1. b) Land expropriation during a revolution or revolutionary scenario is the most effective means to address the land question. But states can after a revolution also undertake revolutionary land programmes, or even democratic means to so. The Zimbabwean revolution was based on the demand for land. It escalated into an armed conflict for decolonisation and ended with the Lancaster House compromise not different from the Kempton Park settlement. The significant provision of the Lancaster Agreement was that for the first ten years 1980 to 1990, the revolutionary government was bound to a ‘willing buyer- willing seller” arrangement with both Britain and the USA promising to pay for all land bought from the white settler minority which was defeated in the Chimurenga.
  1. c) Needless to say by the end of the decade both Britain and the USA had reneged on their part to the agreement. For the next decade land reform had stalled. It was only in the beginning of the 2000s with the crisis created by the World Bank’s Structural Adjustment Programmes, that the war veterans demanded land be returned without compensation.  Within a difficult two years period land was redistributed to more than 275 000 black families, benefitting millions,  and on the other hand resolving the colonial structure of the economy whereby between 4000 and 6000 white farmers owned 80% of the Zimbabwean land. The reaction of the imperial world was swift, with economic sabotage of Zimbabwe[11].
  1. d) Two key lessons from Zimbabwe is that first, expropriation of land cannot happen outside the total control of the economy and ensuring food production continues. Secondly and mostly importantly it is important to ensure that political connectivity does not subvert an equitable redistribution of land. The land reform and redistribution model must be explicitly biased towards the ordinary people and politicians as far possible not be in the front of the queue preferable be served last.
  1. e) The Venezuelan example is another lesson in how state led land redistribution of land within a democratic system is possible. The Venezuelan example has inspired many Latin American countries to buck the neo-liberal hegemony and to for the expropriation of land and other minerals. The same processes have been undertaken in Bolivia and Ecuador amongst others. The Venezuelan model is derived from a radical state, supported by a highly radical and conscious people. The mains means of legalising land redistribution is the law.  The revolutionary and exemplary leadership of Hugo Chavez ensured popular support for the radical measures which benefited people and ended the power of the landed gentry.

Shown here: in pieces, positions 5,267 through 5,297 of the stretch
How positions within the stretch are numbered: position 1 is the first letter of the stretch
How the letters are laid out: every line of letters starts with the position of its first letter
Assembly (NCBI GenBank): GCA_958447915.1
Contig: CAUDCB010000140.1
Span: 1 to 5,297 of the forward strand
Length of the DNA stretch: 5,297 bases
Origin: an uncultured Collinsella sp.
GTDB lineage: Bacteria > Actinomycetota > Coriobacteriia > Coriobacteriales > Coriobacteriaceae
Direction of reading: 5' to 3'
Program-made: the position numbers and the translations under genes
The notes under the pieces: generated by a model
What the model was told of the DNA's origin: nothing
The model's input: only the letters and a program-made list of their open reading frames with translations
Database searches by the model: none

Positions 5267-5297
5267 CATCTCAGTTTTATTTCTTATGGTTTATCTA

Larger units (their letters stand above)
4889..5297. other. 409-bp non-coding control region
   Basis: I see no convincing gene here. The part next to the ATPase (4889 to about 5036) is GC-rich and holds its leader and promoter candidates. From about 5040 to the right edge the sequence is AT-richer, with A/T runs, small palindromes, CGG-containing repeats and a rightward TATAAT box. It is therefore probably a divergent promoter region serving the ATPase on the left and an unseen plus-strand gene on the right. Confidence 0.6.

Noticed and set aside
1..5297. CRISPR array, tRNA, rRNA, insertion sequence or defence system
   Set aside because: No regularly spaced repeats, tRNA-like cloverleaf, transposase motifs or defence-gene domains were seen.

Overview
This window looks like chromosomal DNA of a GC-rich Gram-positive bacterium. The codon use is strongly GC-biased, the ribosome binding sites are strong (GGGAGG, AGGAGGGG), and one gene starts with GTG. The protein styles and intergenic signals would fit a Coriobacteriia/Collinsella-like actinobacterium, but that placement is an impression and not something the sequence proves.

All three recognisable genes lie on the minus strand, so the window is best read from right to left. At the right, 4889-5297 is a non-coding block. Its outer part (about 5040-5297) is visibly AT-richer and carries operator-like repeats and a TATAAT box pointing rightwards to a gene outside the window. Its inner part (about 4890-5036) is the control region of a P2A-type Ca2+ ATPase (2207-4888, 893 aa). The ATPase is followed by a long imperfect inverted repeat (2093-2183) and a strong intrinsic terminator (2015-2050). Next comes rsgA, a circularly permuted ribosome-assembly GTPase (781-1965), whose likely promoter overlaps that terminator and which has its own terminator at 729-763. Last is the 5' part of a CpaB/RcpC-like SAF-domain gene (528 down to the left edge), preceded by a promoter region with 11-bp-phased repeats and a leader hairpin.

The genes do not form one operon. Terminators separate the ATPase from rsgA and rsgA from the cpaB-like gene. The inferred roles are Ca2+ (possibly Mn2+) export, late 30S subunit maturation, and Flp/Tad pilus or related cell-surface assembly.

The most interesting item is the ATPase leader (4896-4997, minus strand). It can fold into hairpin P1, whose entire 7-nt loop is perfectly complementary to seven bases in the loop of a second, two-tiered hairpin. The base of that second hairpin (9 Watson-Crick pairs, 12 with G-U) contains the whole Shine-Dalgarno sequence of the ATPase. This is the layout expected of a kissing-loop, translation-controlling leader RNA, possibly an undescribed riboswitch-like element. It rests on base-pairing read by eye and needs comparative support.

1. f) The third important measures for land redistribution is the reclamation of land by people in unfavorable conditions such as during a guerilla war, through the creation of “liberated territory”. Here the state is hostile to the revolutionary demands of the people for land, then the people through their own revolutionary action and often guided by their vanguard movement but also spontaneously reclaim land at great cost to themselves. Often such a process is raven with state terror and mass slaughtering of peasants and the poor not unlike the Marikana Massacre. People’s land redistribution within hostile environment is often part of building resistance towards a revolutionary process to overthrow the existing order. Today, the most significant movement has been the Landless Workers Movement in Brazil otherwise known as the MST. This movement through its own struggles has liberated massive amounts of land and established some of the most productive farming processes even recognised by the United Nations. But the struggle is not easy, despite the constitution of Brazil legalizing land occupations on unused land. Often members of MST are murdered and arrested.
  1. g) We have alluded to three main means of land reclamation above, firstly during a revolution, secondly, by a progressive state siding with the landless and lastly, through people’s own activity during a hostile time as part of building an environment for revolutionary change. It is important to therefore, locate where the South African situation is to determine what cause of action is most productive and lead to the balance of forces on the side of the poor, landless and popular majority whose liberation and livelihoods depends on successful land redistribution. The land and agrarian strategy elaborated has to be based on a firm grasp of the political context of today and how progressively this must be changed through a combination of interventions.

9)             Accessing Land in SA Today

There are two broad realities under which land be accessed. First, is under conditions where EFF is not in power. The second is when EFF is in power or under revolutionary conditions. Each reality demands a different tactical and political process. Below we discuss what EFF should do to increase the possibility of revolutionary government and land redistribution through a series of interventions, including how to use parliament to strengthen the development of mass revolutionary movement outside parliament. The strategy is to strangulate the forces of reaction with a double dialectical move at once whose rhythm resonated with outside-inside motion.

9.1)      Parliament

9.1.1)    Substantive Motions